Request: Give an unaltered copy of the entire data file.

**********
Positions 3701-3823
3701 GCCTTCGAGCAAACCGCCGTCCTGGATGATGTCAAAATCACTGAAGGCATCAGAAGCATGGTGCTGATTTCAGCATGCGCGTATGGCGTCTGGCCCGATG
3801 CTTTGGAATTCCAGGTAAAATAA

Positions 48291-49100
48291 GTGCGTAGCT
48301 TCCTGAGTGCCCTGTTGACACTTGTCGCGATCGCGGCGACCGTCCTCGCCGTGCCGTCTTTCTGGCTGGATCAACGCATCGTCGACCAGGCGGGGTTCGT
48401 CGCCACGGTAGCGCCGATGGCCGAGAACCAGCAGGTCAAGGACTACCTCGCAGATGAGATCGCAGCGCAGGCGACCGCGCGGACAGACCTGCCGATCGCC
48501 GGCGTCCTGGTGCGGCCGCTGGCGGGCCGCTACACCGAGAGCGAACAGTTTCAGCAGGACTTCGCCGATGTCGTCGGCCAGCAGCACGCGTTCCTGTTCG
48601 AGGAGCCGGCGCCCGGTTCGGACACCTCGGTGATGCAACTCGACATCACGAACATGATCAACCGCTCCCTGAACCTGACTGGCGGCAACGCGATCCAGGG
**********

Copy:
Positions 3701-3823
3701 GCCTTCGAGCAAACCGCCGTCCTGGATGATGTCAAAATCACTGAAGGCATCAGAAGCATGGTGCTGATTTCAGCATGCGCGTATGGCGTCTGGCCCGATG
3801 CTTTGGAATTCCAGGTAAAATAA

Positions 48291-49100
48291 GTGCGTAGCT
48301 TCCTGAGTGCCCTGTTGACACTTGTCGCGATCGCGGCGACCGTCCTCGCCGTGCCGTCTTTCTGGCTGGATCAACGCATCGTCGACCAGGCGGGGTTCGT
48401 CGCCACGGTAGCGCCGATGGCCGAGAACCAGCAGGTCAAGGACTACCTCGCAGATGAGATCGCAGCGCAGGCGACCGCGCGGACAGACCTGCCGATCGCC
48501 GGCGTCCTGGTGCGGCCGCTGGCGGGCCGCTACACCGAGAGCGAACAGTTTCAGCAGGACTTCGCCGATGTCGTCGGCCAGCAGCACGCGTTCCTGTTCG
48601 AGGAGCCGGCGCCCGGTTCGGACACCTCGGTGATGCAACTCGACATCACGAACATGATCAACCGCTCCCTGAACCTGACTGGCGGCAACGCGATCCAGGG